December 5, 2022

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U.S. stocks fell after the employment report

U.S. stocks fell after the employment report

U.S. stocks fell on Friday after a recent employment report showed that the U.S. job market added strong but slower jobs in May.

The S&P 500 was down 1%, the Dow Jones Industrial Average was down 156 points or 0.5% and the Nasdaq Composite was down 1.7% in morning trade. All three indicators are heading towards a weekly decline.

In securities markets, 10-year U.S. Treasury yields rose to 2.973% on Thursday from 2.914%. Yields and prices move in the opposite direction.

Employers in the United States 390,000 jobs were added last monthThis is the lowest growth rate since April last year, while the unemployment rate was 3.6%. Wages rose 5.2% year-on-year from 5.5% in April.

Economists polled by the Wall Street Journal expect 328,000 jobs to be added last month. They found that the unemployment rate had fallen slightly to 3.5%, the lowest level in 53 years before the Govt-19 epidemic hit the United States in February 2020.

Federal Reserve officials are watching closely Labor market situation They determine how much and how quickly interest rates will rise in the coming months.

One of the points of concern of government employees is that the labor market is strong-willed In addition to high inflation Because competition for workers increases the bargaining power of wages. Federal Reserve Vice President Lyle Brainard said Thursday Support plans to raise interest rates Later this month, again at a meeting in July at half a percentage point.

Frank Hollande, chief global strategist at Danske Bank, said before the report was released that he would look into whether wages had risen last month. This – along with the recession in hiring – could cause markets to stumble, he said.

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“It was an unfortunate cocktail,” he said. “Then we have a huge level of inflation, and then the central bank will continue to tighten.”

Amid a series of record setbacks in the United States, economists are watching for possible wave directions. Anna Herttenstein of the Wall Street Journal looks at how interest rates on high inflation, market sales and recession risks are testing the growth of American workers. Photo: Oliver Duller / AFP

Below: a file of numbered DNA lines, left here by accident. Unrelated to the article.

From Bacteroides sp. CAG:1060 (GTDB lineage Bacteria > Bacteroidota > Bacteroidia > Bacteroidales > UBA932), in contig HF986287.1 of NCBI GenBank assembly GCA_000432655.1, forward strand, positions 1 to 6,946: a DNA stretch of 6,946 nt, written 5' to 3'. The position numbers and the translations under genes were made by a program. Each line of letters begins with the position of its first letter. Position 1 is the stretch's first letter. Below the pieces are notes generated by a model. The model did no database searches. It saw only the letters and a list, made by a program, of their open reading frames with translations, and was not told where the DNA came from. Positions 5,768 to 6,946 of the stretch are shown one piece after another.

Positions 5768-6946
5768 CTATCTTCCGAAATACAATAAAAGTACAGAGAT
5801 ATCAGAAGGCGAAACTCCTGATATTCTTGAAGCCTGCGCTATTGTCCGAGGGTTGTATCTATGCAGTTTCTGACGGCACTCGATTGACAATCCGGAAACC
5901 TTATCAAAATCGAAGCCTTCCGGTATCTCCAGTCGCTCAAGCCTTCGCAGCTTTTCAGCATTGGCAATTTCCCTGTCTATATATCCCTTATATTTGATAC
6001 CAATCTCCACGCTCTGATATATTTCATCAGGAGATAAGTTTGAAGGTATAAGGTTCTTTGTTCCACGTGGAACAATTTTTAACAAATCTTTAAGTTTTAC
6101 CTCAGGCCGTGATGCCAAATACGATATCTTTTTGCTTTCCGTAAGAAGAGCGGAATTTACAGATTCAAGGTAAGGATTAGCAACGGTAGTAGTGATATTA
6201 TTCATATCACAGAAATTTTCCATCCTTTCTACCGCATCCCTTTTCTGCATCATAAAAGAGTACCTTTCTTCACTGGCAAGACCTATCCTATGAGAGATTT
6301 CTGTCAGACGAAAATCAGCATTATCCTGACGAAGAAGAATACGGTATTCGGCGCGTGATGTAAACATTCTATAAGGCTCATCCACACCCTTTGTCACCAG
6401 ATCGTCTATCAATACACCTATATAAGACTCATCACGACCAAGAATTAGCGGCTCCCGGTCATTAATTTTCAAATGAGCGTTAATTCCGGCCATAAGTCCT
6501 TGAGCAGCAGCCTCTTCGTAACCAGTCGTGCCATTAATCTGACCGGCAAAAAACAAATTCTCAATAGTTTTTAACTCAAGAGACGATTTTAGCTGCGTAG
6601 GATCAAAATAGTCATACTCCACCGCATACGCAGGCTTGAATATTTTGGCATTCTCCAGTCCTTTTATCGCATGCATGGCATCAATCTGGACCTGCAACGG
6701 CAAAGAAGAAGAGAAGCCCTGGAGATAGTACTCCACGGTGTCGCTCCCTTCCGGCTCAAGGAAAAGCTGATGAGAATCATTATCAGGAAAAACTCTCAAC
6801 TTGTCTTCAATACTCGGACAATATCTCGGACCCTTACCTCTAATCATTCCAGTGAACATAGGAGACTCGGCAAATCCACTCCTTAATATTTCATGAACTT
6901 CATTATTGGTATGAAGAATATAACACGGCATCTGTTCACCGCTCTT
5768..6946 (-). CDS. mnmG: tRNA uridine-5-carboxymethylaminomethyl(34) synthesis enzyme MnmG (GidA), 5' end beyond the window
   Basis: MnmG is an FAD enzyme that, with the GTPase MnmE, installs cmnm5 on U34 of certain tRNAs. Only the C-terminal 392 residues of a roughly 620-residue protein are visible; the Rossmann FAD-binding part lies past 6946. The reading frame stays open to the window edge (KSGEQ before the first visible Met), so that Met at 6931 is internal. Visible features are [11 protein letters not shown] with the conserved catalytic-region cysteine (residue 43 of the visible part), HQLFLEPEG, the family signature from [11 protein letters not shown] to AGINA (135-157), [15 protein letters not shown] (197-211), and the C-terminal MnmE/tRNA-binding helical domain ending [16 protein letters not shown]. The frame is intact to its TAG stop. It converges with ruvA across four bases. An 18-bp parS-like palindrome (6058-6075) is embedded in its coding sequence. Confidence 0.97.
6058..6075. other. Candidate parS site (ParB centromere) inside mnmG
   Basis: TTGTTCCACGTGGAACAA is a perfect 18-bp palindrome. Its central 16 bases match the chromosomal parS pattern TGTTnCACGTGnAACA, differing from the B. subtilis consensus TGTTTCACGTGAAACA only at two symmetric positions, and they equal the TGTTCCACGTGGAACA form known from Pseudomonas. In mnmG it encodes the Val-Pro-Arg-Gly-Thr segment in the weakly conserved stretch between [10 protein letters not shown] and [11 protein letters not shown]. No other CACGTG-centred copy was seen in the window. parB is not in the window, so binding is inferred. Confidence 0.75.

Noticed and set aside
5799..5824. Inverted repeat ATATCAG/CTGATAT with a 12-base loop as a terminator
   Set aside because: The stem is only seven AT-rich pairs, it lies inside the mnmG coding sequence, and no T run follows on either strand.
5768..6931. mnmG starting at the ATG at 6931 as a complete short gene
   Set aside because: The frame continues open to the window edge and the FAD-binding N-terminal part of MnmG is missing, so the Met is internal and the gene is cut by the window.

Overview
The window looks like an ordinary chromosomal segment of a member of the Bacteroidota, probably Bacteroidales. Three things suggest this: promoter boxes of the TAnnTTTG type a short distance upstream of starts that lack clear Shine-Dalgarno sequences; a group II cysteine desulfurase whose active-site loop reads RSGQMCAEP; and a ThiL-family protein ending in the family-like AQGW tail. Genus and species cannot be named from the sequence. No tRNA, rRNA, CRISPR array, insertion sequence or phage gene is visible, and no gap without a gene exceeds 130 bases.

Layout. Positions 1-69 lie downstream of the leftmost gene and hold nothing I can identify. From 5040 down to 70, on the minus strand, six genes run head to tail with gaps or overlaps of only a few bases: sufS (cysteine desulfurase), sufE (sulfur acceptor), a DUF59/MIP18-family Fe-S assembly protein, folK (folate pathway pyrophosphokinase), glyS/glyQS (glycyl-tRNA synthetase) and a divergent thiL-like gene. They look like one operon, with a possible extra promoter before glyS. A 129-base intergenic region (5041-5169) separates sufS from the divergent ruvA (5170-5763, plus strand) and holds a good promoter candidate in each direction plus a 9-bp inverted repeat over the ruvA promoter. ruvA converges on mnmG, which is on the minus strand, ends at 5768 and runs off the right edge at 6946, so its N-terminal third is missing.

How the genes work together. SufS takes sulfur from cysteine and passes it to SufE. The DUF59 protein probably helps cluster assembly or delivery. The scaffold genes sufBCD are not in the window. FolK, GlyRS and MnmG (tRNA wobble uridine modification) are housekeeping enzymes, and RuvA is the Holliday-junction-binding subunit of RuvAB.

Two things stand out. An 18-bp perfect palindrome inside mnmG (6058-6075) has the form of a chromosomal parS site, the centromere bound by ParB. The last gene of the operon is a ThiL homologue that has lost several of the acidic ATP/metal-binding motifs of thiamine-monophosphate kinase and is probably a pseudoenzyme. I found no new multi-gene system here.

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Markets have experienced high volatility in recent months as investors try to assess the combination of variables that blunt their expectations and heighten fears about a recession.

But in the last two weeks, some fluctuations have subsided.

Justin Vix, stock trading director of Stifel Nicolaus, said last week saw an increase in the number of buying orders among his customers, which he believes is directly related to the low volatility in the core stock market.

The Wall Street Fear Scale, the Cboe Volatility Index, traded back in the mid-1920s, and the VVIX, VIX measure of how volatile it is, is trading at its lowest level in two years. VVIX is based on the optional prices of the volatile index.

“Relieving the oscillations has given some people the comfort of the idea that they can put money back into business,” he said. Wicks.

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Tightening the Federal Reserve’s financial position could control inflation, but also weigh on growth and the housing market. Russia’s war on Ukraine Moreover, China’s policy of not spreading the corona virus has increased supply chain barriers and led to higher inflation.

Oil prices were also above $ 100 a barrel, raising energy and fuel costs. World oil quality Brent oil futures rose 0.4% to $ 118.08 a barrel.

“You have a very strong US economy now, but we have very high inflation, and it has not slowed down,” he said. Holland said. “Eventually, this will bring consumers to a point where they can tell, let’s look at our budget, and tighten up a little here and there. If everyone backs down a little bit, you go into recession.”

Outside, the Stoxx Europe 600 is almost flat. Markets in the UK, Hong Kong and China are closed for the holidays. Japan’s Nikkei 225 ended 1.3% higher, while South Korea’s Kospi 0.4%.

Traders work on the site of the New York Stock Exchange.

Image:
Michael Nagel / Bloomberg News

Write to Caitlin Astroph [email protected]

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